Saturday, March 9, 2013

The Father's Son

At least where I live, sushi restaurants are about as prevalent as gasoline stations. You can fill up on sculpted spheres of raw fish and rice not only at neighborhood sushi restaurants but at your local supermarket, convenience store and, yes, even at some of those places where you fill up on gas. While the quality of the sushi may not always be top-notch -- some of it can be as dry as the Sahara and about as tasty as sand clots -- there is strength in quantity.

That alone makes the 2011 documentary "Jiro Dreams of Sushi" of a certain poignance. The 2011 film, now out on video and on many streaming devices, tells the tale of Jiro Ono, an 85-year-old master sushi chef, or shokunin, who works from a 10-seat restaurant in a Tokyo subway station. From his humble surroundings, you would never know that Jiro is considered possibly the best at his trade in the world, garnering a coveted three-star rating from the Michelin guide (and there are no four stars).

The documentary itself is more than just a paeon to the art of creating the world's best sushi. It also looks at the world from Jiro's perspective; the still-vital sushi technician in David Gelb's documentary is frequently in the center of the screen talking to the camera about his life philosophy.

And in some ways his success story is alarming to Western eyes. He eschews the idea of business collaboration or in attempting to appeal to mass consumer tastes. Instead, he talks of being a leader, of finding your own passion, of doing whatever makes you happy and not worrying about money. He is an eccentric, an iconoclast. He even offers some parental advice, stating that it is "stupid" to tell children you will support them if they fail. It is better to have them find their own way in the world and use their own wiles, or else they become too soft and too accustomed to failure, he says.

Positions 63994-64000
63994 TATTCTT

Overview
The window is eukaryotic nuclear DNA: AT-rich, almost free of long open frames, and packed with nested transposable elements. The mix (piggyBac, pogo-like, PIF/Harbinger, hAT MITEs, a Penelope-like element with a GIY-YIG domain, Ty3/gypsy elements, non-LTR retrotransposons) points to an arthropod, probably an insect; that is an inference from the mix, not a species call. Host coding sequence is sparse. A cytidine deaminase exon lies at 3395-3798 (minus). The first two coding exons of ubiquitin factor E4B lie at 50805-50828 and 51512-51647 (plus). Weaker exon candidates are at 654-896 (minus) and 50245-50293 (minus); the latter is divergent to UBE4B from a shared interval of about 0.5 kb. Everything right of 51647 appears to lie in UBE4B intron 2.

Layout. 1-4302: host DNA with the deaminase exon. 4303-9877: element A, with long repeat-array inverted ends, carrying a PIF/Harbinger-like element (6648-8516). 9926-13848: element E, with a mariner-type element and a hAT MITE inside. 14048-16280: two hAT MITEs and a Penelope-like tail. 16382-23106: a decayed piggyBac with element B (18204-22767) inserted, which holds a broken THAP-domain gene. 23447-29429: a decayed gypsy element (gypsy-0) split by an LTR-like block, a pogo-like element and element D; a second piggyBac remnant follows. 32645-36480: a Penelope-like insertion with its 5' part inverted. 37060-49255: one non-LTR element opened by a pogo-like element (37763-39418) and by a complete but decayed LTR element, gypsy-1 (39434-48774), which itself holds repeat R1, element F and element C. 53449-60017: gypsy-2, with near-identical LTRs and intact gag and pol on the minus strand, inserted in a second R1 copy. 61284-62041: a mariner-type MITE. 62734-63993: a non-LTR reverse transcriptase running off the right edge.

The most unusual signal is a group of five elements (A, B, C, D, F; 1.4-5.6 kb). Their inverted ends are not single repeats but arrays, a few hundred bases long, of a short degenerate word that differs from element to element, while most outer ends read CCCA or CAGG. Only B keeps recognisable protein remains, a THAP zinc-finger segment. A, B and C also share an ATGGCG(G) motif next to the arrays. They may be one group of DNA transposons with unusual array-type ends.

But the documentary's biggest staying power comes from the passing of Jiro's legacy to his eldest son, Yoshikazu. As a noted Japanese food critic remarks in the film, once Jiro is no longer able to run his restaurant, he may lose his clientele. Even if Jiro's son makes sushi as well as he does, there will always be the perception that Jiro is the master and Yoshikazu only the apprentice. Yoshikazu will have to be twice as good as Jiro to succeed, not a small task.

The irony is that Yoshikazu, now 50, has worked his entire adult life under his father's guidance. He is the master behind the master, buying the fresh fish each day at the market, ensuring that it is cut, cooked and shaped to perfection, and performing 95% of the duties. Still, as the movie makes clear, it is all about pleasing Jiro -- the doting father -- that drives the business.

And, make no mistake, the business is difficult. Jiro, a workaholic, espouses the idea that one should do the same routine every day in life and be prepared to learn and work extremely hard. There is great sweat equity behind the making of sushi. I'll never look at a piece of raw tuna the same way again.

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